Table of contents
- Who might need the ICSI procedure?
- What is the difference between ICSI and IVF?
- What is the success rate of ICSI fertility treatment?
- What happens before ICSI?
- What is the process of ICSI fertility treatment?
- What happens after ICSI?
- What are the complications and risks of ICSI?
- Does ICSI pose any risk to the baby?
Intracytoplasmic sperm injection (ICSI) fertility treatment is a technical form of In Vitro fertilization (IVF) used for treating severe cases of male-related infertility. It involves the injection of live sperm directly into a mature egg. It is the most common and successful treatment for male infertility; it is performed as part of the IVF process.
Who might need the ICSI procedure?
ICSI may be recommended to a patient if:
- The patient has a low sperm count.
- The patient has experienced a futile IVF procedure or had very few eggs fertilized.
- The patient has poor sperm morphology and motility.
- The patient cannot ejaculate sperm and needs it to be collected directly from his testicles or epididymis.
- The patient wants to use frozen sperm for an IVF cycle.
- The patient has retrograde ejaculation.
- The egg donor for the IVF cycle is older than 35.
What is the difference between ICSI and IVF?
ICSI is a procedure that falls under IVF. In the traditional form of IVF, the egg is placed on a petri dish, and the sperm sample is placed on that dish, leaving the fertilization up to chance. In this scenario, it is also possible that the egg does not get fertilized by a sperm cell, and conception doesn’t occur. ICSI causes fertilization by the direct injection of a single sperm cell into a mature egg. But even with this, ICSI does not fully guarantee fertilization though it gives the best chance for it to occur. The common denominator in both IVF and ICSI is that in the instance of fertilization, the egg is then implanted in the uterus. Pregnancy then occurs if the implanted embryo attaches itself to the lining of the uterus.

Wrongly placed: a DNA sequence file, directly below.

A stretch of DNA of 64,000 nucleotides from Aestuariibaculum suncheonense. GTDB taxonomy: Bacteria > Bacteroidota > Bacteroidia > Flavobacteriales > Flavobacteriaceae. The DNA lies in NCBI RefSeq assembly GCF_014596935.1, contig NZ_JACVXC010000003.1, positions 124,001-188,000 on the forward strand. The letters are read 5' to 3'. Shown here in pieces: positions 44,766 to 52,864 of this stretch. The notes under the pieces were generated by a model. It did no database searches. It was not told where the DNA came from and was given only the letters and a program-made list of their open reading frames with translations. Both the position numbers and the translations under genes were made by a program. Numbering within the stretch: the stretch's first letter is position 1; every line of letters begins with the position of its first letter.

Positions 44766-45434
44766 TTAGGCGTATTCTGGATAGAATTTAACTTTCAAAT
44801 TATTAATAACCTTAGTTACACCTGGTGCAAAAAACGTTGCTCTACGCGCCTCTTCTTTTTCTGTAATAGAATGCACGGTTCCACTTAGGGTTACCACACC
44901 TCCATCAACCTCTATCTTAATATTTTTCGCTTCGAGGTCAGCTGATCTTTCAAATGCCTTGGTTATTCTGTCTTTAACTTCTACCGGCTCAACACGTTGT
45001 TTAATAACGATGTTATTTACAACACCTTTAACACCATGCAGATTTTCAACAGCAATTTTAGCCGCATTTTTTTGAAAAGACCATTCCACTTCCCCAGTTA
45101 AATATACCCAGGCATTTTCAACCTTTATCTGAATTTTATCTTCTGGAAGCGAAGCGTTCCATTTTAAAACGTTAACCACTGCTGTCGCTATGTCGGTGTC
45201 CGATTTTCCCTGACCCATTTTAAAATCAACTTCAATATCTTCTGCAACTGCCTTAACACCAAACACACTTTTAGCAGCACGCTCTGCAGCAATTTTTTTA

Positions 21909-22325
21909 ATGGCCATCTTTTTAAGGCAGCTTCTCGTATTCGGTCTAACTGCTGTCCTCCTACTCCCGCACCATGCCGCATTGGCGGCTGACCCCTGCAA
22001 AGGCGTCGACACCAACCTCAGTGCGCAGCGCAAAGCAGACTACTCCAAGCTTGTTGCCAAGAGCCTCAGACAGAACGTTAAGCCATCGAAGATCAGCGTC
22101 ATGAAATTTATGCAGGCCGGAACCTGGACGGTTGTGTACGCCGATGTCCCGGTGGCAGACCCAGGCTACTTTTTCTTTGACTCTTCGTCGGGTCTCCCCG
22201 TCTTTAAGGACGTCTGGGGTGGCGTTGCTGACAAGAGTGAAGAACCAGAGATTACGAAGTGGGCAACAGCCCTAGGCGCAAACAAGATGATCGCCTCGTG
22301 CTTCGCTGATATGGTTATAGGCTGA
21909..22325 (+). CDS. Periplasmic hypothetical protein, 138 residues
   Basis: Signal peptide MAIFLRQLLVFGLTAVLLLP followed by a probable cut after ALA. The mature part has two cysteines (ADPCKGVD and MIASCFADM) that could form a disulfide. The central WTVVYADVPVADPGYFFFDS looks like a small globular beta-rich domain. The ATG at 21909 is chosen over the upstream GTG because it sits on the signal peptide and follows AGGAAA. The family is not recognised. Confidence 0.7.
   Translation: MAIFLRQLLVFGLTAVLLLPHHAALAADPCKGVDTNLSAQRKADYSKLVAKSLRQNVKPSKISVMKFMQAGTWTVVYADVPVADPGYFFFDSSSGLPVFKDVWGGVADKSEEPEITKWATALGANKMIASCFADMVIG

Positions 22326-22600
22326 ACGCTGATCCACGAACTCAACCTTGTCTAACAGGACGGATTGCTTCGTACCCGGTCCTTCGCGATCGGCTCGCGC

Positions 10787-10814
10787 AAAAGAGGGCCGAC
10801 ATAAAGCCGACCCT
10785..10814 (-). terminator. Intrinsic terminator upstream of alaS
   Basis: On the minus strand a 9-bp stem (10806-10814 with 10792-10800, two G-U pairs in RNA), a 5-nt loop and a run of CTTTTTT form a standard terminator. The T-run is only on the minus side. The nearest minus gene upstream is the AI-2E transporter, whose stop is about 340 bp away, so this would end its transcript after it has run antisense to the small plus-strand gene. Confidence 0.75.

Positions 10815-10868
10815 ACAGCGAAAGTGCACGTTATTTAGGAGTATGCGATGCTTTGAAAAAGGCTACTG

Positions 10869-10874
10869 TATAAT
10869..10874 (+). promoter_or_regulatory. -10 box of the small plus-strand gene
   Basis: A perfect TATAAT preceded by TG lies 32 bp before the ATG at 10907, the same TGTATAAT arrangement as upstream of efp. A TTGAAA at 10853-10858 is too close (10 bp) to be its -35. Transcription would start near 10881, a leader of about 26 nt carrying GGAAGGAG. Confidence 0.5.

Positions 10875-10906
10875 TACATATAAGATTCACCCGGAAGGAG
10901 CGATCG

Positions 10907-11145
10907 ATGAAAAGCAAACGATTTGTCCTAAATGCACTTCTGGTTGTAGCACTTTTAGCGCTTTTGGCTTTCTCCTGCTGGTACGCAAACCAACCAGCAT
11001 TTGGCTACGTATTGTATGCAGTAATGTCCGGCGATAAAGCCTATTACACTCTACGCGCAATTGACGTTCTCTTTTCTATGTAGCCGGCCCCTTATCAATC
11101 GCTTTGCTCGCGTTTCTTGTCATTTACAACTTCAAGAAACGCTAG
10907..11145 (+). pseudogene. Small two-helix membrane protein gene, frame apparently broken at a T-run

What is the success rate of ICSI fertility treatment?
It is estimated that approximately 6 out of 10 IVF procedures take place using ICSI. The chances of having a successful pregnancy are just about the same with traditional IVF. Around 50-80% of ICSI attempts result in fertilization.
What happens before ICSI?
Before ICSI can take place, other processes precede it in the IVF cycle, they include:
- Administration of fertility medication – The egg donor is placed under fertility medication which stimulates the ovarian follicles. The medication is given for about 8-14 days; they stimulate the ovaries to mature multiple follicles at once. Then a trigger hCG shot is administered which helps in the final maturation of the egg before they are retrieved.
- Retrieval of the egg – This is done by a trained surgeon, who uses a thin hollow needle connected to a catheter with a small suction to aspirate the follicular fluid containing the mature egg. This procedure is guided by transvaginal ultrasound. The procedure is done with the patient under sedation so there is minimal pain and discomfort.
Sperm collection will also be done on the same day as the egg is retrieved unless the sperm has already been collected previously and frozen. If the sperm is collected on the day, a semen analysis is carried out to check the qualities like volume, mobility, and morphology.